Alberta workers will be given 3 hours of paid leave to get vaccinated

The Alberta government plans to change employment standards as soon as possible to allow workers three hours of paid leave to get vaccinated against COVID-19.

Minister of Labour and Immigration Jason Copping said the government will introduce legislation on Wednesday to amend the Employment Standards Act and plans to have it passed and come into effect upon first reading.

“As you all know, the vaccine program is ramping up and although there are some hiccups in regards to supply, vaccines are becoming more [widely] available,” Copping said Wednesday at a news conference.

“Hard-working Albertans want to get the vaccine, but some may not be able to schedule an appointment because of their working hours. And they may not be able to afford a loss of pay, which is a barrier to getting vaccinated.”

For that reason, he said, the government intends to introduce legislation to amend the employment standards code to provide COVID-19 vaccine leave.

If passed, the amendment would give Albertans up to three hours of paid time off to get their shots, Copping said.

“As with other leaves, Albertans cannot be fired or disciplined by their employer for taking this leave. Leave can be used twice if Albertans are getting a two-dose vaccine.”

The leave, which applies to full-time and part-time workers, regardless of their length of service, would take effect upon first reading in the legislature, he said.

The idea was first floated by the Oppostion on Tuesday when NDP Leader Rachel Notley raised the issue during question period. Premier Jason Kenney said at the time he would look into it.

Copping said the government consulted with the Opposition before bringing forward the proposed amendment.

“This is something we’ve been watching for a number of weeks,” he said. “As you may know, Saskatchewan passed a similar paid vaccine protected leave; B.C. just introduced this in the house this week. A question was raised by the leader of the Opposition, and our premier made a commitment that we would look seriously at this issue, which we are.”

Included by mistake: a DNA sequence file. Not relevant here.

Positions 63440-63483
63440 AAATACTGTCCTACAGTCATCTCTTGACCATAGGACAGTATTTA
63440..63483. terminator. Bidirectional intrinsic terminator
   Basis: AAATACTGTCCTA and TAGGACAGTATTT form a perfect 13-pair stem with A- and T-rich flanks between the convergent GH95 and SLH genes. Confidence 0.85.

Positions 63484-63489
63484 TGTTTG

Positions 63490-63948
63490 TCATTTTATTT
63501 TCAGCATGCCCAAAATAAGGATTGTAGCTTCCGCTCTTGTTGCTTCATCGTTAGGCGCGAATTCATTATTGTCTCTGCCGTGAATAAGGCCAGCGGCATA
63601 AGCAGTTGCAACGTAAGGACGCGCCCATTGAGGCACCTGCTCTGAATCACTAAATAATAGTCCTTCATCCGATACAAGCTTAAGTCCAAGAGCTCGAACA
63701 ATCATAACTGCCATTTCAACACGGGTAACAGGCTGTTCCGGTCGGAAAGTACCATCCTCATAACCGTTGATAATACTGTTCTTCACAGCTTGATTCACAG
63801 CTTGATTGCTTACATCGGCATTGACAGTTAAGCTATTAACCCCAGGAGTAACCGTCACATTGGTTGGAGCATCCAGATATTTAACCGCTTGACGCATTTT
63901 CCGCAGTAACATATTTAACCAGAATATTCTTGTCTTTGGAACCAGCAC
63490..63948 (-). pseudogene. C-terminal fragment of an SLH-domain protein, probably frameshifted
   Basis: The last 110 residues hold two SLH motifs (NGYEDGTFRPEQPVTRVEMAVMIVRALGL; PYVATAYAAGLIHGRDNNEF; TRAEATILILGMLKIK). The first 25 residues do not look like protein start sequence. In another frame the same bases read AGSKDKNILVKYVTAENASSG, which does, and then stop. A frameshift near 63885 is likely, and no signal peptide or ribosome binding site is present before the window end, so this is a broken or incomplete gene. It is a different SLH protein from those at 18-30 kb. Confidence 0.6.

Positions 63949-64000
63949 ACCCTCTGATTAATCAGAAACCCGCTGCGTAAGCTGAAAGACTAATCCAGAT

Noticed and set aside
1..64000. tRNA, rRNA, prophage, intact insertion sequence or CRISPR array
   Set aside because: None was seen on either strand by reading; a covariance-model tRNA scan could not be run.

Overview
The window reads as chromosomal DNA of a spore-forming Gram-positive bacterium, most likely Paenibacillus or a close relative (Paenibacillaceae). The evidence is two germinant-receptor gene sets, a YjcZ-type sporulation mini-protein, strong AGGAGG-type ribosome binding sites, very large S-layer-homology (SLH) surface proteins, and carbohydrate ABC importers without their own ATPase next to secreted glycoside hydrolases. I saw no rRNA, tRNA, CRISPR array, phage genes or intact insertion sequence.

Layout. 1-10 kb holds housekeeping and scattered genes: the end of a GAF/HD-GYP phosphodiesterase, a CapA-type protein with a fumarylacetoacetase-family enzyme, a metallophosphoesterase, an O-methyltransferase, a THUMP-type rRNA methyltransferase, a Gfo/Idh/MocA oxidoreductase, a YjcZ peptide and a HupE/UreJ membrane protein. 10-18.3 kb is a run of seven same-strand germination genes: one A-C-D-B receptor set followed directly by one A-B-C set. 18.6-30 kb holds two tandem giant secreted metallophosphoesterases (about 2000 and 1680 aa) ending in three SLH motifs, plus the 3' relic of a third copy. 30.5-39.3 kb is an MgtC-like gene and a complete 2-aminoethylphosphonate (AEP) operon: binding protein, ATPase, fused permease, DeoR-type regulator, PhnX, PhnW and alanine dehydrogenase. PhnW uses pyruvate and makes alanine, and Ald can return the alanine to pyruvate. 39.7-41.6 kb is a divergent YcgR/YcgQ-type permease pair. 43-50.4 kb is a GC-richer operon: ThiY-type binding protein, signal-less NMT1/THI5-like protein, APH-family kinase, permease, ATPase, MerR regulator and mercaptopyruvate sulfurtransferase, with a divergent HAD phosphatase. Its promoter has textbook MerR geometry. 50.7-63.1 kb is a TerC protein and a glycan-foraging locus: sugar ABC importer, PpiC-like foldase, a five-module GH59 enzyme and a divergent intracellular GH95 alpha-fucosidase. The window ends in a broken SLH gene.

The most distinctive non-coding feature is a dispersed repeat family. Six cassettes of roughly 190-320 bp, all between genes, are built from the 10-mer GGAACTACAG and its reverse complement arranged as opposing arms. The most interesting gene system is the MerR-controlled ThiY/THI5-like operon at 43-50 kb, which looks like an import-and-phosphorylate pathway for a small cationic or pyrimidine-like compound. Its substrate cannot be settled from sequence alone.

Notley said on Wednesday she was pleased that the province will fast-track a bill similar to those in B.C. and Saskatchewan.

“This is good news for Alberta workers and good news for Alberta’s economy,” Notley said. “These three hours of leave will benefit hundreds of thousands of working Albertans, because no one wants to log in to book their vaccine just to see that the only spots left are during their work hours when they can’t otherwise afford to leave.

“Lost income is already a barrier for so many working people throughout this COVID period in these difficult times but it should not be a barrier to vaccination. So I’m proud to help tear that barrier down, speed up the vaccination program and speed up our economic recovery.”

Copping said no one in Alberta should have to choose between getting vaccinated and collecting a paycheque.

“Now, as always, we encourage employers and employees to work together on scheduling appointments, minimizing the impact on employees, and also minimizing the impact on employers when taking this leave,” he said.

“But getting more people immunized means that we are getting closer to be able to reopen our economy. It makes it easier for Albertans to get vaccines, taking us one step closer to the end of this pandemic.”

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